approaches and study designs. Methodologic problems in assessing sodium intake make this particularly challenging.
The committee identified a number of data and methods gaps in studies on sodium intake and risk of adverse health outcomes among population groups. Further research in the areas highlighted below would strengthen the evidence base on the association between lower (1,500 to 2,300 mg) levels of sodium and health outcomes in the general population and population subgroups:
1. standardized methodological approaches to measure sodium intake in population groups. Specific examples include standardizing the use of multiple 24-hour urine collections and validating sodium intake estimates with data on urine volume, urine creatinine, and body weight;
2. approaches using dietary sodium intake levels corresponding to levels in current guidelines (i.e., 1,500 to 2,300 mg per day) when examining associations between sodium intake and health outcomes;
3. analyses examining the effects on health outcomes of dietary sodium in combination with other electrolytes, particularly potassium;
4. methods that account for potential confounding factors in dietary studies, including the influence of reported total daily caloric intake on observational associations between sodium and health outcomes, and methods that clarify attributes of individuals with apparently low sodium intake or excretion; and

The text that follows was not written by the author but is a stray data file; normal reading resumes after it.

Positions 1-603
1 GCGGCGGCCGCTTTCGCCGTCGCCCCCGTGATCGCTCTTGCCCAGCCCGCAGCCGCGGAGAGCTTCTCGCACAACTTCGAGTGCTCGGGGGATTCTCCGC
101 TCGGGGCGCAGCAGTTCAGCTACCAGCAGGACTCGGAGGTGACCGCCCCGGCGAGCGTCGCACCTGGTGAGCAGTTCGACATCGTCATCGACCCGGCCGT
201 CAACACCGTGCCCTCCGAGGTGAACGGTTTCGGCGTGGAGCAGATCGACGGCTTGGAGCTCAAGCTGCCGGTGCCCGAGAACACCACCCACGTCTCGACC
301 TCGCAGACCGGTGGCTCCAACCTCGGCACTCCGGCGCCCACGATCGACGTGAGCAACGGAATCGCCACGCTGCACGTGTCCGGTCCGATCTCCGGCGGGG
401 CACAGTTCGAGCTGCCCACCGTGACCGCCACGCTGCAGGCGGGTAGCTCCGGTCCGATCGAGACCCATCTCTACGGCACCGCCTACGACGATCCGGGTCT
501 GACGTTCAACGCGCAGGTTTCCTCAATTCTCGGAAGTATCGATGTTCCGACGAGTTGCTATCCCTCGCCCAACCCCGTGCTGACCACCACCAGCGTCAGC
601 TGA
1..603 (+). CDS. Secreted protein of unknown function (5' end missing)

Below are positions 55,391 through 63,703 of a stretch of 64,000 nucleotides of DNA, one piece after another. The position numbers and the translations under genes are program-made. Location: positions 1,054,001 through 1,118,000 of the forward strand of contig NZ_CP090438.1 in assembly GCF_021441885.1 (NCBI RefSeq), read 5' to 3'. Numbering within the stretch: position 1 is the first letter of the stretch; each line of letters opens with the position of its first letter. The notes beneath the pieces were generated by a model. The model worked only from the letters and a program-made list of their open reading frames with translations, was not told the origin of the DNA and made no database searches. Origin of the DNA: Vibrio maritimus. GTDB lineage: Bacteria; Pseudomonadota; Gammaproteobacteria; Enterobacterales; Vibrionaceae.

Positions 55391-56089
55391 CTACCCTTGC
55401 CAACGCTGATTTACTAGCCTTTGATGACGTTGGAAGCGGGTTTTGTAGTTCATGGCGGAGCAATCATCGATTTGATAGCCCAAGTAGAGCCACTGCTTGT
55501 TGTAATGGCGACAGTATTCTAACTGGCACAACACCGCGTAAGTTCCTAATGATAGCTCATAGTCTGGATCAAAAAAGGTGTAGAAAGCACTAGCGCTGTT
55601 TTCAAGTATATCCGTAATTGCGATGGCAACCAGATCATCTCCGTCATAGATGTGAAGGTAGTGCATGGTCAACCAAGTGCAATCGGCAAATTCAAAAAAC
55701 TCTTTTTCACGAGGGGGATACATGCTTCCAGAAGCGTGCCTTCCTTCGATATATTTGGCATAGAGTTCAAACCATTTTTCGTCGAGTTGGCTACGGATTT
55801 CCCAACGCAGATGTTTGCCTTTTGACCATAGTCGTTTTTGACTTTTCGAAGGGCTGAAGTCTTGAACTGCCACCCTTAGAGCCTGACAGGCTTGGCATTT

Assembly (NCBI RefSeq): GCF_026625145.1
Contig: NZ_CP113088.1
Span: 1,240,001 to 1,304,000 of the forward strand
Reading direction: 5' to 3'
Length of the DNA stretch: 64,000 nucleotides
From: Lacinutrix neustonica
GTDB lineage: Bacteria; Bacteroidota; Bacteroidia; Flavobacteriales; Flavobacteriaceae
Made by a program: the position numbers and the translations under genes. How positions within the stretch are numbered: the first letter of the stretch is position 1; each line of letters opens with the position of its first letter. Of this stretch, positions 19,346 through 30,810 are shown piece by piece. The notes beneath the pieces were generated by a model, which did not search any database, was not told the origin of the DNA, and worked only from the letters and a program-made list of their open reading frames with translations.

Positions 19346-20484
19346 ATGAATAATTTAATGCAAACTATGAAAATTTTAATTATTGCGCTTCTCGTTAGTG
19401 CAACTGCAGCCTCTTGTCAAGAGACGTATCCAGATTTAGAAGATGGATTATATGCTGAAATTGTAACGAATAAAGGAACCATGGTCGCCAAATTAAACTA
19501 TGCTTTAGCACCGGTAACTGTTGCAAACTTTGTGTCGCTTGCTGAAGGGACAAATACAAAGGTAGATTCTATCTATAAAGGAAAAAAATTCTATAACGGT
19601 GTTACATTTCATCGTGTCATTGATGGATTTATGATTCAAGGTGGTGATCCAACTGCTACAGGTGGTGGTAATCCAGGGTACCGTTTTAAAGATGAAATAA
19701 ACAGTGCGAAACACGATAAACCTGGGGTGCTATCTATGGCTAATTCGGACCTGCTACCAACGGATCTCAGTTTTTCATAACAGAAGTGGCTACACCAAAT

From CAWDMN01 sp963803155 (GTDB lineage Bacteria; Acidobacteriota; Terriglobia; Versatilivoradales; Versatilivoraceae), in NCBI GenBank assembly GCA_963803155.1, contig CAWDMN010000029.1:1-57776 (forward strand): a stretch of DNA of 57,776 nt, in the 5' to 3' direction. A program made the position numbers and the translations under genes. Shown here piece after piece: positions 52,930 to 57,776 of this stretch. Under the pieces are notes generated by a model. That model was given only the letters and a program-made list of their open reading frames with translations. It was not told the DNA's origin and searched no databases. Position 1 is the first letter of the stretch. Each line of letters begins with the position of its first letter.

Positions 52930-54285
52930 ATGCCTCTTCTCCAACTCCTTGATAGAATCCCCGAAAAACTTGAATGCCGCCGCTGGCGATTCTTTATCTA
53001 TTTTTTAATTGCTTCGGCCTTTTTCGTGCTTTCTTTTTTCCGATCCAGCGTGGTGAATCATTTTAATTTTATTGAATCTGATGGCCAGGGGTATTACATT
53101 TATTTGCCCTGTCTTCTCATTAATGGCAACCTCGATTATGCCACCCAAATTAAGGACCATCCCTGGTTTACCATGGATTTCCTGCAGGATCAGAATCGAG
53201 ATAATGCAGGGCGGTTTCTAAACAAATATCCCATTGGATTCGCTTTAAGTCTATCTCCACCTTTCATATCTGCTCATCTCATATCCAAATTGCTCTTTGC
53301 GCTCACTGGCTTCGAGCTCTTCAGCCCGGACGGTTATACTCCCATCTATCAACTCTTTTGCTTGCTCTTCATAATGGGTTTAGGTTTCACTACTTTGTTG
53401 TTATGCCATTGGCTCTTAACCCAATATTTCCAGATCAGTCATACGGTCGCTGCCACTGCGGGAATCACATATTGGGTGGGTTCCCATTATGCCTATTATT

5. analyses of interactions with antihypertensive medication and blood pressure in studies examining associations between sodium intake and health outcomes.
In addition, the committee identified a need for RCT research, and observational and mechanistic studies, particularly in population subgroups. Examples of such clinical trials include those to examine
1. effects of a range of sodium levels on risk of cardiovascular events, stroke, and mortality among
a. patients in controlled environments, where randomized trials may be more feasible, such as the elderly in chronic care facilities and other institutionalized individuals; and